An Introduction to the History of Sussex Cricket
Early Cricket in Sussex
Cricket was played in Sussex from the c17th and in the following century there are records of games being played between teams of gentlemen from Kent and Sussex, as well as games between neighbouring villages. By the end of the century, royalty in the form of the Prince Regent was taking an interest in cricket in Brighton. The future George IV even presented local cricketers with a ground, the Royal Ground, on the site of the current Level. Once on the throne though, George took less interest in cricket and the cricket ground was closed. In 1822, a local businessman, James Ireland, purchased ten acres of land north of where the Royal Ground had been sited and then built a series of pleasure gardens which included a cricket ground. When Sussex CC was founded in 1839 it played its games at Ireland’s Gardens until they in turn were closed down so that the site could be developed for housing.
The Foundation of the Club
Sussex CC is generally held to have been formed when the Rev. George Langdon, the first secretary, sent out a circular to invite a number of gentlemen to a meeting to adopt a set of rules for the new club. The Brighton Gazette reported on the first meeting of the club at Pegg’s Hotel on 4th April, saying that ‘’We hail with pleasure the formation of a club on so respectable a footing for the promotion of this truly English game.’’
In 1848, following the closure of Ireland’s Gardens, the club moved to a ground by the sea at Hove. The ground was called the Brunswick Ground and was the home of Sussex until it in turn closed in 1871 and the club moved to its current location in Eaton Road.
At this time prominent players for the club were Henry Phillips, said to be the first wicket-keeper to dispense with a long stop, and Walter Humphreys, one of the last of the lob bowlers. Just before the turn of the century, Sussex entered the so-called Golden Era when the club could call upon players like Sir Aubrey Smith, later a Hollywood star, CB Fry, perhaps the greatest sporting all-rounder, and K.S.Ranjitsinhji, the future Prince of Nawanagar, whose batting exploits put thousands on the gate. Despite the batting talent at its disposal Sussex did not win the County Championship.
Still No Championship
Having a proliferation of excellent batsmen was a characteristic well into the 20th century as Sussex continued to fail to win the Championship. The likes of Ted Bowley, Duleepsinhji, Jim and Harry Parks, John and James Langridge, George Cox jun and then David Sheppard, Ted Dexter, Jim Parks jun all delighted Hove crowds with their batting but took home no County Championship titles and even going into the late c20th, Tony Greig, Imran Khan, Paul Parker, Alan Wells excelled with the bat but there wasn’t the bowling to back them up.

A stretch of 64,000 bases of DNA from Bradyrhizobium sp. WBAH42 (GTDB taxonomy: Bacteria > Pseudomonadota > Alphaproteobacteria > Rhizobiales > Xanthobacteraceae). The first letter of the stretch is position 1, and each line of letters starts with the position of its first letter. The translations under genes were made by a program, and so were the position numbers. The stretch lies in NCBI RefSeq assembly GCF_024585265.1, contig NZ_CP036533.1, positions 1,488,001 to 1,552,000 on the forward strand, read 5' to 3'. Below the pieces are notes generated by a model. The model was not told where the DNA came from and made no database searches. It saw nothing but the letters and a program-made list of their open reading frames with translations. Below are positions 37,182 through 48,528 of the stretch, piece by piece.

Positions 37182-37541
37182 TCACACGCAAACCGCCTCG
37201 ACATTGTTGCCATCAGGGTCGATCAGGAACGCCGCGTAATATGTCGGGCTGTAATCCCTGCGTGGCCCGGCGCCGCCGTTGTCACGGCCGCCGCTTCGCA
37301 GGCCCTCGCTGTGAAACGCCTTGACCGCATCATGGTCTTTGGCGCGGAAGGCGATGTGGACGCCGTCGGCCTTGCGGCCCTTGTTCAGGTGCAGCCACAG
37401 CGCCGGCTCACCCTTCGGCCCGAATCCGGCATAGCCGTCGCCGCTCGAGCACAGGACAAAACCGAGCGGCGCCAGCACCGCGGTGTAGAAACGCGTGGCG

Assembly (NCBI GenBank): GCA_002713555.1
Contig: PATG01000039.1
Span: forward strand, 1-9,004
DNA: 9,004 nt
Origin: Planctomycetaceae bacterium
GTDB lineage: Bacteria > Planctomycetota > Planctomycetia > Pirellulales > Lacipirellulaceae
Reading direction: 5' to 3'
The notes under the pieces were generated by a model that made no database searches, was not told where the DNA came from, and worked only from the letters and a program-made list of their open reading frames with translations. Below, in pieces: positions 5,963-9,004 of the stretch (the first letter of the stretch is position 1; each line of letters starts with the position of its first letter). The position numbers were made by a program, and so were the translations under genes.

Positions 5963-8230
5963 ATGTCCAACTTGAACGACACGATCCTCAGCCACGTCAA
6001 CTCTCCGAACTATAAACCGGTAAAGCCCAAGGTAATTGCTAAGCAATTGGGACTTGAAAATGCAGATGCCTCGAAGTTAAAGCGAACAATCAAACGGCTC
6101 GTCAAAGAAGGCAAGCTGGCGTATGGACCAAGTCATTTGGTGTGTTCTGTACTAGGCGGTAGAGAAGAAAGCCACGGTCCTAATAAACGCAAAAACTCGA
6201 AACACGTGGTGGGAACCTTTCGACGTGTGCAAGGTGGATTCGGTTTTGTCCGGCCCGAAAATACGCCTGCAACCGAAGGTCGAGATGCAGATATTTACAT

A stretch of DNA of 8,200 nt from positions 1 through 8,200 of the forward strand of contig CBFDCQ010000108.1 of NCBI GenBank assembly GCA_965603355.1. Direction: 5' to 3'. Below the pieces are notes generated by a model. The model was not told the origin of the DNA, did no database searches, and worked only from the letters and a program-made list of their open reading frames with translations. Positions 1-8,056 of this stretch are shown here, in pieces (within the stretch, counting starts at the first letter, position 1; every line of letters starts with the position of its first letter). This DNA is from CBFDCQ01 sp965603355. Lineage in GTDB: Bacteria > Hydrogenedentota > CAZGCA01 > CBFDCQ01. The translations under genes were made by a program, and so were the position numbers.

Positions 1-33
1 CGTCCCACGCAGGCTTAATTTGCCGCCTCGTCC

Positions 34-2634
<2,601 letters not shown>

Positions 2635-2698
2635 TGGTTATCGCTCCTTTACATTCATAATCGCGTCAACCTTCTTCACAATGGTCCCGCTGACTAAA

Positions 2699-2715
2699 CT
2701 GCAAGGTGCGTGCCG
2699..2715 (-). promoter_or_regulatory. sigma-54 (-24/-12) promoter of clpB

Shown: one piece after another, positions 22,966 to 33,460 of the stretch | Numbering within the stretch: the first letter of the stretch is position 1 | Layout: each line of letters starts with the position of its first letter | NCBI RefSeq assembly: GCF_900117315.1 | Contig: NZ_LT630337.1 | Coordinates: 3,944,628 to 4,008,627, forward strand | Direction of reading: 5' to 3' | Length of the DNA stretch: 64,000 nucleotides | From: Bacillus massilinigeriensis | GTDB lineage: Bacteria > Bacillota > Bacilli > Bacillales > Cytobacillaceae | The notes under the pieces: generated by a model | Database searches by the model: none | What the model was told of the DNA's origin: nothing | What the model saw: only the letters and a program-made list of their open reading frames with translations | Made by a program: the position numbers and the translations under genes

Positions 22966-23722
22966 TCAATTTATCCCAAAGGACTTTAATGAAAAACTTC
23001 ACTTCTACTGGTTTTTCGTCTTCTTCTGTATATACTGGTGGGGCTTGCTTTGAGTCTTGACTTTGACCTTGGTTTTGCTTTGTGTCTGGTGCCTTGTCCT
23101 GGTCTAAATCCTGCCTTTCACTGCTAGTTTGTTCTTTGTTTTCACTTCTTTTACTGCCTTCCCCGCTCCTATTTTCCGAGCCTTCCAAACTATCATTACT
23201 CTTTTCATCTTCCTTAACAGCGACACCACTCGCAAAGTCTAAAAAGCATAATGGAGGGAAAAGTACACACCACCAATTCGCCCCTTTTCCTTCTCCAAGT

Of course, there were good bowlers but there never seemed to be the consistency to get the team over the line. Albert Relf and George Cox senior were good bowlers during the Golden Era of the late c19th, and Maurice Tate and his captain Arthur Gilligan made a potent attack during the 1920s. The club were getting close to winning the championship in the 1930s, and in 1934 Sussex seemed to be odds on favourites to win the championship but fell away badly at the end of the season although only two games were lost. Illness, injury and loss of form robbed the team of crucial players at critical times.
Championship Success at last
The change in fortune was to eventually come, right at the end of the century. In 1998 Chris Adams was signed from Derbyshire and Michael Bevan, a talented Australian, also joined. In 1999 Sussex just failed to win the elusive County Championship but hopes of continued improvement were shattered when in 2000 the club finished bottom of both main competitions and were relegated to Division Two.
Promotion from Division Two was rapid and once back in Division One the club entered an era, the like of which had not been witnessed before. In 2003 the club eventually won the County Championship and then dominated the English game for the next six years in what could be termed ‘The Glory Years’.
The Championship was won again in 2006 when Sussex did the double by also winning the C&G trophy. The Championship was won again in 2007 when in a nail biting finish which went to the last day of the season, Sussex defeated Worcestershire and then had to wait for the result of the game in which title rivals Lancashire narrowly failed to defeat Surrey.
There were further One Day Cup wins in 2008 and 2009 and a win in the Twenty 20 Cup in 2009.
And Success for the Women as well
As well as the men achieving glory, Sussex Women played their part in bringing success to the County Ground winning the County Championship in 2003 for the first time, just like the men. The team which included a number of English internationals, went on to win the Championship again in 2004, 2005, 2008, 2010 and 2013. Amongst the players who contributed to this success were England players Rosalie Birch, Holly Colvin, Sarah Taylor, Laura Marsh and Charlie Russell.